Yo soy La Lay

adventures in family, faith, and Down syndrome

On trusting one’s intuition

on April 11, 2015

Sometimes, I’m really good at listening to my intuition as a parent.

And sometimes, there are moments like last night.

I should have heeded our sitter’s warning when I picked up the children.  I always love the moment when I arrive to get the girls after a long day of work.  All of the kids come wobbling toward me, a little bit like Children of the Corn, babbling some nonsense about their day, all at once, none of it the least bit coherent.  “They are wound up today!” she tells me.

I got this, I think to myself, with no concern over my impending night of single parenting.  Ellie had been asking us to order pizza all week.  I’d pop in a movie, call up Vita Bella, and put the girls in bed a little earlier than usual.  No problem.

In this moment, I made my first fatal mistake: when Ellie wouldn’t put her shoes on and I was anxious to get home, I told her that I had “secret, fun plans” for us.

Through a series of unfortunate events, mostly due to the fact that Ellie had given up on her burning desire to eat pizza and still wanted “secret, fun plans,” (which I didn’t actually have), we ended up at Red Robin.  I knew it was a bad idea.  Every little voice in my head screamed “No!  Not tonight!”  and I ignored them.

If you aren’t familiar with Red Robin, it’s a hamburger joint that has generally been a really family-friendly environment (read: it’s incredibly loud).  Recently, our Red Robin has gone through a little remodel… they now have three “unofficial” sections: the adult (bar) section, the section for Parents Who Have It Together, and the Frazzled Parents and Loud Parties section.  There is a glass wall that separates the latter two sections, most certainly so that the Parents Who Have It Together can enjoy the show on the other side of the wall.  I’ll let you guess where they sat us last night.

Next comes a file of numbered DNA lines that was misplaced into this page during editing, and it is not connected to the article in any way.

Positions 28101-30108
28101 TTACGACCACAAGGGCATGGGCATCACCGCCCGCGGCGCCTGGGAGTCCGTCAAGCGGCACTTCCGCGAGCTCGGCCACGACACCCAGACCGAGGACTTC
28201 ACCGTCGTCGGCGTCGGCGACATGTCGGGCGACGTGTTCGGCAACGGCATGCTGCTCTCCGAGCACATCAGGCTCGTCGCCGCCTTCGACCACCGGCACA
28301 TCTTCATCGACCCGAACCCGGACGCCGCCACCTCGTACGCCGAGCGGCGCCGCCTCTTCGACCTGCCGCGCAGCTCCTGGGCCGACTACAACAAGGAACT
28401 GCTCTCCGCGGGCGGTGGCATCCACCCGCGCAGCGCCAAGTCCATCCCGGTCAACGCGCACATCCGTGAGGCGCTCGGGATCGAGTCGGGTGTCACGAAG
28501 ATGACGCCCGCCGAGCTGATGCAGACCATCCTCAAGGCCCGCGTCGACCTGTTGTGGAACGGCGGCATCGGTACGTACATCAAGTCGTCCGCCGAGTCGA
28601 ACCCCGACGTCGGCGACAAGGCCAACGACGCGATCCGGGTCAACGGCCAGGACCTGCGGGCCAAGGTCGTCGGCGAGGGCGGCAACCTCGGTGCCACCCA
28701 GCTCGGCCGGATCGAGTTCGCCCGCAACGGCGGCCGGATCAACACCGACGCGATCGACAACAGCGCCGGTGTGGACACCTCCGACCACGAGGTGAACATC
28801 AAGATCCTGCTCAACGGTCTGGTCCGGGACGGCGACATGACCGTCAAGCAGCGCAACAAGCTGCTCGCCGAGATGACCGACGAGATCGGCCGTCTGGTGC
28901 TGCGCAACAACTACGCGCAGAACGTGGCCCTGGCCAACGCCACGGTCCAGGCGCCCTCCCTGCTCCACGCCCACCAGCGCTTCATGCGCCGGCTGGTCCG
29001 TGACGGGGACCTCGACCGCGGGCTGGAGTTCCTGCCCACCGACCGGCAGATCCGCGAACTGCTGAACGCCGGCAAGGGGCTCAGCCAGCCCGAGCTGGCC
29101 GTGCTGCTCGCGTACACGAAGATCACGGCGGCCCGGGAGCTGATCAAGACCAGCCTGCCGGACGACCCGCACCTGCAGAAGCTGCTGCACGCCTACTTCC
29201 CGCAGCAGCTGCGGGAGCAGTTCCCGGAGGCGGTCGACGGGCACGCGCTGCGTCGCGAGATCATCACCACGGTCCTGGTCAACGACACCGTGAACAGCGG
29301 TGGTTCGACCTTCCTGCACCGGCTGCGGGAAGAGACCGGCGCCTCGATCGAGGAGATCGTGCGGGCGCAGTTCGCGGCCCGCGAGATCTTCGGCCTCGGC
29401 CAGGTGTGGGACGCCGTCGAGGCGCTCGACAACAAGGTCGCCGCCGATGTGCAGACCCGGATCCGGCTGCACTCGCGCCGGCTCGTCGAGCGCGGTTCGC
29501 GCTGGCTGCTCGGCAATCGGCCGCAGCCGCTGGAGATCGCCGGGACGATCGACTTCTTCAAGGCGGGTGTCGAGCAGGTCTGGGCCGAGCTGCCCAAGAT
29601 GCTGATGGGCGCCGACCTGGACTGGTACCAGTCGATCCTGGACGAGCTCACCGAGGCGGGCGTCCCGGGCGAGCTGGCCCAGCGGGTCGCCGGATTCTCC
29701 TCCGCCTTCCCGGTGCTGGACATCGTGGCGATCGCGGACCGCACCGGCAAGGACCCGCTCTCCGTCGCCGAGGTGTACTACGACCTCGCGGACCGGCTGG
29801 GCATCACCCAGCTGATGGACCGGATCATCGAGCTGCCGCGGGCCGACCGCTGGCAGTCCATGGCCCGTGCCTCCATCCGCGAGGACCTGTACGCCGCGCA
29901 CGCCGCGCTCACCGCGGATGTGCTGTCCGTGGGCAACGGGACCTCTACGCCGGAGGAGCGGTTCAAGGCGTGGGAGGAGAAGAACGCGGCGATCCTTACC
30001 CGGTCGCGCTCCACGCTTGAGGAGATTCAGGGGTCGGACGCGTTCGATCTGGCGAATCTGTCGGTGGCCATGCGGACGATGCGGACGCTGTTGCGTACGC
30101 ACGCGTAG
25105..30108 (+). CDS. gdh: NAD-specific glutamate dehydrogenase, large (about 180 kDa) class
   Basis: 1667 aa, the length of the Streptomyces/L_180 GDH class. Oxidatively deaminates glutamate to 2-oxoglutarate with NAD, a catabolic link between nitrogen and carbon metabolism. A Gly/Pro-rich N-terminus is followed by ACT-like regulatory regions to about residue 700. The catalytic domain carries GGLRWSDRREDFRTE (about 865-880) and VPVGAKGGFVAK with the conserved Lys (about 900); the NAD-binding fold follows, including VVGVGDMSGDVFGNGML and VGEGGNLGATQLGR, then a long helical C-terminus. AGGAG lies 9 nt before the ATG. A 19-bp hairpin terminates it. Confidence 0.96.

Frazzled Parents, unite!!

In the instant that we sat down, Tessa decided that she was starving.  We have entered a phase of life where she can’t well communicate her needs, so there is a lot of growling.  Yes, growling.  Loud and forceful growling.

Three seconds later, Ellie told me that she needed to go to the bathroom.  Now I, as a parent with great foresight, knew that Ellie loves to check out public bathrooms and not actually pee, so I made her go before we left the house.  So, when she asked, I calmly told her that she would have to wait until we got home, feeling confident that she had just emptied her bladder.

Even after three portions of dinner and several soft pretzel bites (which I later found stockpiled in her cheeks and the roof of her mouth), Tessa continued to be starving.  She had had enough of the crummy, unsupportive high chair.  Ellie’s crayons were dropping all over the floor.  There was a lot of ketchup everywhere.

Before I knew it, Ellie was standing on her chair, announcing to me (and what felt like everyone in a five-table radius) that she needed to go the potty right now or the poop was going to come out of her butt.

I really need to listen to my intuition more often.

Our rockin’ night wrapped up soon after we go home… a lot sooner than Ellie would normally go to bed, in fact.  Later, I dozed off on the couch, only to be awoken by chubby little fingers poking at my cheeks and nose.  Tessa had been sitting on my lap, drinking her last bottle of the night, and was looking for more.  She smiled up at me with those little crinkly eyes and for just a moment, the events of the Great Red Robin Fiasco were a distant memory.

I can’t wait for tonight’s round two adventure….

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3 responses to “On trusting one’s intuition

  1. Andrea Wdowiarz says:

    Maggie. I found myself laughing out loud at this one. Only because you are such a good writer! I felt I was right there with you and the girls!!! I too, hope that tonight is better.

  2. Judy Lay says:

    I am totally with your mom on this one! Lol!

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